There comes a time when a homeowner decides to spruce up a home, either because it’s not been changed in a dozen years and everyone is tired of the look or because the owner is thinking about putting it on the market and wants to give it a currently popular look to attract more buyers.
Unless you are one of those homeowners who keeps track of the latest trends in interior design, however, you might spend time and money on a refresh that has been around for a while and is now tired and overused. While that’s not a crime, you may regret the changes later when something else comes along or when you decide to sell the house.
Over at Realtor.com, Jamie Wiebe lists 10 design trends that “quickly wore out their welcome, inspiring boredom, embarrassment, or even outright anger in no time flat.” In other words, design choices to avoid.
- Faux mid-20th century modern. The retro look popularized by “Mad Men” is over, killed by endless knockoffs of class mid-century furniture design. If you have an original, though, hang on to it.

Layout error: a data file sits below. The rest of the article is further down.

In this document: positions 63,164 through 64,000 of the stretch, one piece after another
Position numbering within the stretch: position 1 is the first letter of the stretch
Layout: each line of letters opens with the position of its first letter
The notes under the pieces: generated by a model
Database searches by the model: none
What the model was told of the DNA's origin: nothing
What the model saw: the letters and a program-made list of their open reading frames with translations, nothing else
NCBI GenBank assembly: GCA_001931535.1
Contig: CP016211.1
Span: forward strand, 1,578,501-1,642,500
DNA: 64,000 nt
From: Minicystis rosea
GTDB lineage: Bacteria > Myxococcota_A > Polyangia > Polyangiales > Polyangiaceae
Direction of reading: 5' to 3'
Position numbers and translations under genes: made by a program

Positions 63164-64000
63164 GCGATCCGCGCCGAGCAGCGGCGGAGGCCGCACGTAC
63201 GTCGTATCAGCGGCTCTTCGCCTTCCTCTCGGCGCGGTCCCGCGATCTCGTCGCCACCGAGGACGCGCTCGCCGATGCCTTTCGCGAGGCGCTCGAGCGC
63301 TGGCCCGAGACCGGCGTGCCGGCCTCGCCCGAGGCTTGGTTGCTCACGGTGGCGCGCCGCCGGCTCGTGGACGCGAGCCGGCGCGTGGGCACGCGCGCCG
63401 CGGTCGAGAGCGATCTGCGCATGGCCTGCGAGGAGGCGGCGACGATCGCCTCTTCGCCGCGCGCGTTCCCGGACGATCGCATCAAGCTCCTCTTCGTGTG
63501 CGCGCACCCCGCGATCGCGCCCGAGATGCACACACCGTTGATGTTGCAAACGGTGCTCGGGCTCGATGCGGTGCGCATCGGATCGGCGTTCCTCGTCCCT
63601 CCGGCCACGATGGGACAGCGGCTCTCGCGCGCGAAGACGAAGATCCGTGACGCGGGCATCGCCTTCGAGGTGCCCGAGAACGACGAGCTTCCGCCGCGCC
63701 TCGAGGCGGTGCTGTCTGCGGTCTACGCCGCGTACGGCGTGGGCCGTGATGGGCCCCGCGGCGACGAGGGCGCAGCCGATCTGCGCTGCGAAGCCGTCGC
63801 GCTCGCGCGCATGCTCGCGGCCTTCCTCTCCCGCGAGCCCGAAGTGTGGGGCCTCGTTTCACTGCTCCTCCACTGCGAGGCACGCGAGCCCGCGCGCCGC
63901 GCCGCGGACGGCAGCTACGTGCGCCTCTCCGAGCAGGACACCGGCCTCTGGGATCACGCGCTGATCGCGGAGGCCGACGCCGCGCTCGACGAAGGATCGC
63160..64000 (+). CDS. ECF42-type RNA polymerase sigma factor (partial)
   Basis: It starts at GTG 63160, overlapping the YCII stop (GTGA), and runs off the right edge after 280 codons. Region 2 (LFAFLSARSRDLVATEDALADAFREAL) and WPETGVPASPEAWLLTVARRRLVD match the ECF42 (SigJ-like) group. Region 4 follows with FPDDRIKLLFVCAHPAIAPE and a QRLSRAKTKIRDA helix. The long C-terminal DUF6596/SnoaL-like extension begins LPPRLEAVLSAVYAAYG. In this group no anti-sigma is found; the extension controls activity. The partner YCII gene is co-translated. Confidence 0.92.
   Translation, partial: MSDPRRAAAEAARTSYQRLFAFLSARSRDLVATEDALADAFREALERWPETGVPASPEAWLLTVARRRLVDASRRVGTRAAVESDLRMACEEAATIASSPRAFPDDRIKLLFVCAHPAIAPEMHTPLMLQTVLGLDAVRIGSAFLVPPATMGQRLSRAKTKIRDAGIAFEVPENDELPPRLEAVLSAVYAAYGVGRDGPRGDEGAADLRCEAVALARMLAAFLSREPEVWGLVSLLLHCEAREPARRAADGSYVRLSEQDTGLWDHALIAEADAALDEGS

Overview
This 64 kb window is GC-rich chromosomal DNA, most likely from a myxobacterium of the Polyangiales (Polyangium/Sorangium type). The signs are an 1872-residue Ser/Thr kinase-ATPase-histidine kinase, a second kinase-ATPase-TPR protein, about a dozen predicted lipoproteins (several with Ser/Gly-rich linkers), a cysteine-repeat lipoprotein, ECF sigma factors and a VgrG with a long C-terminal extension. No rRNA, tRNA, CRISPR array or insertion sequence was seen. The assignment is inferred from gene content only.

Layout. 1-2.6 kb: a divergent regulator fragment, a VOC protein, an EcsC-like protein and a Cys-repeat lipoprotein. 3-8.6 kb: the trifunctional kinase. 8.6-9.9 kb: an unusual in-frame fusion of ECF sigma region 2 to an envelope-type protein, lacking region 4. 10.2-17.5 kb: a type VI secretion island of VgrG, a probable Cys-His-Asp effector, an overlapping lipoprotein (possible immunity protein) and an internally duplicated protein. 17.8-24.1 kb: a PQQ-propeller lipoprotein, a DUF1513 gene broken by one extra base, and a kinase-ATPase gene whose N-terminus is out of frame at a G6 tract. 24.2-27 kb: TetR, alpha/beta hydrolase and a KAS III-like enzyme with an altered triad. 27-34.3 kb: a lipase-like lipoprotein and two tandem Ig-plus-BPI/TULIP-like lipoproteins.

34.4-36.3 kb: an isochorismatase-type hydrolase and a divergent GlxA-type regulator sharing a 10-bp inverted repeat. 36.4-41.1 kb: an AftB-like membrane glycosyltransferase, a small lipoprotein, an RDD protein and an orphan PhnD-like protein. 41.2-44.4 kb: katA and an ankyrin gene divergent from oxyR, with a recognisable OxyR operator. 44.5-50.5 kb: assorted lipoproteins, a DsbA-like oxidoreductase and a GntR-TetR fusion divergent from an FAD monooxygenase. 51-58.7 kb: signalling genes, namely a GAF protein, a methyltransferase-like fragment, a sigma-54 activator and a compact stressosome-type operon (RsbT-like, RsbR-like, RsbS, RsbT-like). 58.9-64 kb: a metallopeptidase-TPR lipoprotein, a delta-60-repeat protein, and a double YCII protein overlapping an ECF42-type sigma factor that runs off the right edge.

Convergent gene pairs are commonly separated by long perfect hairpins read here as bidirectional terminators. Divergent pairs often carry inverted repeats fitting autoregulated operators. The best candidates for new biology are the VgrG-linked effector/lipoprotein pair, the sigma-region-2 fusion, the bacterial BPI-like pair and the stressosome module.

- Shiplap. This look was popularized by a home-remodeling TV show. It uses overlapping siding that would normally be on the outside of a house on the interior walls.
- Barn-door sliders. While these both save space and may be cuter than pocket doors, they are no longer clever and cute, but “tacky and outdated.”
- White-on-white kitchens. Only a good idea if you also own stock in company that makes home cleaning products.
- Copper. A little copper — or any other metal — goes a long way. Don’t overdo it with any metal, especially copper.
- Gray. This is so 2016. Color is coming back, and design experts anticipate a return to warmer beige tones.
- Monochromatic designs. Shades of a single color may have been “bold and calming” once, but are now “boring and overly coordinated.” So there.
- Glam looks. Silvery fixtures, deep blacks, stark whites introduced a slick, severe minimalism that is going to be replaced by warmer tones.
- Carrara marble. This stuff is remarkably beautiful, but really high-maintenance. And the look is past its sell-by date too.
- Heavy industrial themes. Bare wood, pipe shelving and wobbly metal tables are expected in a warehouse. This look may still have some legs, but it will be softer than it has been.
For a complete rundown, see Realtor.com.
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